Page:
Can You Do the Great Loop in a Houseboat? Real Stories

Imagine cruising around America’s backyard in your houseboat, exploring a giant loop of waterways. This journey, called the Great Loop, has rivers, canals, and lakes, and houseboating on it is getting super popular. We’re here to share how you can join in on the fun. Our team will guide you through the must-haves and how-tos of looping in your home on the water. So, grab your captain’s hat and let’s set sail on this amazing adventure together!

Geographic Scope and Route of the Great Loop

Think of it as a huge water road that loops around the eastern part of the US and Canada. It’s a big circle of rivers and lakes that’s about 6,000 miles long. You can hop on this water road at any spot you like. Most folks start down south in the Gulf of Mexico or up north in the Great Lakes and head around in a circle, usually going clockwise. That way, they go with the flow of the rivers and the best weather.

Here are some of the main water spots you’ll see on the Great Loop:

  • Big rivers like the Mississippi and the Hudson
  • Canals like the Erie Canal
  • Big lakes like the ones in the Great Lakes

Houseboats and other boats can cruise along these waters. We’ll chat more about how houseboats do on this trip.

Can I Take a Houseboat on the Great American Loop?

Thinking about cruising the Great American Loop on a houseboat? Great idea! But first, let’s make sure you’re all set to go. You’ll need to know the rules, have the right skills, and find friends to help you along the way.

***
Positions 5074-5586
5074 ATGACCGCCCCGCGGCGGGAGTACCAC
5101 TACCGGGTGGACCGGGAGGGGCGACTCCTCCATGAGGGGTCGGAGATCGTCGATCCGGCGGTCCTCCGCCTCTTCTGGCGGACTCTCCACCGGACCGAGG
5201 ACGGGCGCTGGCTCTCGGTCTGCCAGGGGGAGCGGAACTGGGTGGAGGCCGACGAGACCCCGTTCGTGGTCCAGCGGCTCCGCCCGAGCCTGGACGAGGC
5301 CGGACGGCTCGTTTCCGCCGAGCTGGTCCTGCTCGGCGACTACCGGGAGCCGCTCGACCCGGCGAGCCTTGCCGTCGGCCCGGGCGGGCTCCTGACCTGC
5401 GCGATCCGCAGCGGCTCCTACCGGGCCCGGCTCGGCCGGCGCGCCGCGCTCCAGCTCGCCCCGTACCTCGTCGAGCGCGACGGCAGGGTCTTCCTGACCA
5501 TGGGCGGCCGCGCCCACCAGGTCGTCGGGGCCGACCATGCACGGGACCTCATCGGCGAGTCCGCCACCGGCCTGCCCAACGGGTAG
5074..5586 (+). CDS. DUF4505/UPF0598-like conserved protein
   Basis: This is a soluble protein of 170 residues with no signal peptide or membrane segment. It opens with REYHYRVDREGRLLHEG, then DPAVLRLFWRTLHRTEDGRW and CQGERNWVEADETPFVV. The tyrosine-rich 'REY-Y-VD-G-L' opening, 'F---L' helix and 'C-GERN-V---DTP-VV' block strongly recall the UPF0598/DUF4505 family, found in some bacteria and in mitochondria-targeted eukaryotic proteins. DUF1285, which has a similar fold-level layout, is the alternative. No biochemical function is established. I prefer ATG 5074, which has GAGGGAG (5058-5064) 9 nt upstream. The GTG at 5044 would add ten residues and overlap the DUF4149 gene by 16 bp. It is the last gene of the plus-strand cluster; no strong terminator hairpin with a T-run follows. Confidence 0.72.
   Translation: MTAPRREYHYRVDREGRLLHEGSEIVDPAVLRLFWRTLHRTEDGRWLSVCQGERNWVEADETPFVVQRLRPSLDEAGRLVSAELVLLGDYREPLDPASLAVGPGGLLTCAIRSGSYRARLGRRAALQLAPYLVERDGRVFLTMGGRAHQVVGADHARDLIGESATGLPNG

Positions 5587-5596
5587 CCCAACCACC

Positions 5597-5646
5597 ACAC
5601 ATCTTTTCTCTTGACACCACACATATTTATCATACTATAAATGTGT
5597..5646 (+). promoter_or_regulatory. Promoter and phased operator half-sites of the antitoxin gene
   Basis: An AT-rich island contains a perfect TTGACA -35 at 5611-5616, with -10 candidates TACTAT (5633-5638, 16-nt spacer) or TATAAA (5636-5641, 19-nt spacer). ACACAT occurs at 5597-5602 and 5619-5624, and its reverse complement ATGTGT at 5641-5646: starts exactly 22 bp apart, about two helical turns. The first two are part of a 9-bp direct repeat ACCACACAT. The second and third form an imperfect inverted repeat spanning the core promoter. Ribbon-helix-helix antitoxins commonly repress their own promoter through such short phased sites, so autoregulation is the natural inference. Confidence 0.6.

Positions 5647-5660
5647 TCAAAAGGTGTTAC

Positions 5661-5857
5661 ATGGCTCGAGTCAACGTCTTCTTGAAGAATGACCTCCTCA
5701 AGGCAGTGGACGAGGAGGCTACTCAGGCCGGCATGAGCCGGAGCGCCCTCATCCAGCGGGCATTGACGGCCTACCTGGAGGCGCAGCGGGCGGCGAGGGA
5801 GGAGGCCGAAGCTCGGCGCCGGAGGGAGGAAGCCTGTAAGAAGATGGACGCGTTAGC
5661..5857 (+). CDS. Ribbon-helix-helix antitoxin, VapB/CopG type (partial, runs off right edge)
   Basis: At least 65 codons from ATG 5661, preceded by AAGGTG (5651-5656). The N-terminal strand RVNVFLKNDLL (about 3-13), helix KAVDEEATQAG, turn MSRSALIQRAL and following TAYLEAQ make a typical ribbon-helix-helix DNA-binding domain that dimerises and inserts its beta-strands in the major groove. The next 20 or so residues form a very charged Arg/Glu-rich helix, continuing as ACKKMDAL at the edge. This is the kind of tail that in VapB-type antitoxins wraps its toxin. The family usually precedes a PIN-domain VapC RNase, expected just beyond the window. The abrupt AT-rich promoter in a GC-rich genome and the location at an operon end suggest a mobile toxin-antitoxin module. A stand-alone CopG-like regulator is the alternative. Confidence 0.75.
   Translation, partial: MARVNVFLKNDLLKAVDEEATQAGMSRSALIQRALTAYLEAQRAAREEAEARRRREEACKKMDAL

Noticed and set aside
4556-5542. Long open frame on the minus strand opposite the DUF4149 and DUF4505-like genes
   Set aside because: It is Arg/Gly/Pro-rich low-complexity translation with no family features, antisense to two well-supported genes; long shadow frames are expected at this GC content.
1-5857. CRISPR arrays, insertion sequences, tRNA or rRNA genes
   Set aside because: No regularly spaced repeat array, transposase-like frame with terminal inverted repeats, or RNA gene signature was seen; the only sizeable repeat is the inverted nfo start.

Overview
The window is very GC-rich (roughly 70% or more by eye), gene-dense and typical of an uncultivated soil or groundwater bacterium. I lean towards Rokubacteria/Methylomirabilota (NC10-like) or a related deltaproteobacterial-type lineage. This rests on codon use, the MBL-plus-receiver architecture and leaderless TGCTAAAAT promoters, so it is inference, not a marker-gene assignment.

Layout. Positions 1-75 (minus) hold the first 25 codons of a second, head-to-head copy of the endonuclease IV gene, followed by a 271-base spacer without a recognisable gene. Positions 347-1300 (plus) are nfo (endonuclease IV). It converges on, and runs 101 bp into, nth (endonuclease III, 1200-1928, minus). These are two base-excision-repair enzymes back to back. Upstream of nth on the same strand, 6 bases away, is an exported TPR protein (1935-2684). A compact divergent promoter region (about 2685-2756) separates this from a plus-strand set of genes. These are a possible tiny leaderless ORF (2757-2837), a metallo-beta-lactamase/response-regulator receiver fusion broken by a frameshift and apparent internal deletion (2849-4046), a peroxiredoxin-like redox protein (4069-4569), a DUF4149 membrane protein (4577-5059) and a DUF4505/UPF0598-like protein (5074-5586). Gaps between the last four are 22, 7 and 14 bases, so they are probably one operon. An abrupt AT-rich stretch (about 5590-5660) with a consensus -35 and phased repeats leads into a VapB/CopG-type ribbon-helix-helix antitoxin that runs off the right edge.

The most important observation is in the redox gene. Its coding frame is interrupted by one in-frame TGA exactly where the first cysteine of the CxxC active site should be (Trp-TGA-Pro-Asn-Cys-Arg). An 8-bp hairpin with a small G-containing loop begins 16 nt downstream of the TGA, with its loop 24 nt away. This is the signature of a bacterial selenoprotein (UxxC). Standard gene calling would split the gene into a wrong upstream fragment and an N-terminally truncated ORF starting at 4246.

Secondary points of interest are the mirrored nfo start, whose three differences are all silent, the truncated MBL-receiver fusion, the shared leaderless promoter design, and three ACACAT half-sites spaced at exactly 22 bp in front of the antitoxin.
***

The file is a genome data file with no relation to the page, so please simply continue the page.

Legal and Regulatory Considerations

Yes, you can take a houseboat on the Loop, but you’ve got to play by the rules. Every place has its own boating laws—like a driver’s license for your boat. If you’re going into Canada, they’ve got their own set of rules too. Make sure your houseboat is eco-friendly, keeping the water clean and the air pure.

Skills and Knowledge Required for Houseboat Captains

Driving a houseboat isn’t just about turning the wheel. You’ll need to know how to get from point A to point B without getting lost, fix small problems on your boat, and be ready for any surprises. Locks can be tricky gates on the water, so you’ll need to know how to get through them. Talking on a radio helps you stay in touch with lock masters and other boaters.

The Importance of a Support Network and Resources

Don’t go it alone! Having buddies and good advice can make your trip way smoother. There are groups online where folks chat about their boat trips. They can give you the scoop on what to expect. And don’t forget your guidebook or a handy app. They’re like treasure maps for finding the best stops and staying out of trouble.

Getting Your Houseboat Ready for the Great Loop

Fixing Up Your Boat for a Long Trip

Before we set sail on the Great Loop, we need to make our houseboat ready to live on for a while. That means we add things like solar panels or generators for power, a good toilet that doesn’t need water, and a way to make sure the water we drink is clean. These upgrades help us stay out on the water longer without having to stop and hook up for power or water.

Making the Most of Your Space

We know space is tight on a houseboat, so we get creative. We like to use furniture that has more than one use and shelves that go up the walls to hold all our stuff. To keep our boat steady and safe, we spread out our things evenly. To make our boat feel like home, we pick out comfy chairs and beds and add a few of our favorite decorations.

Planning for Fuel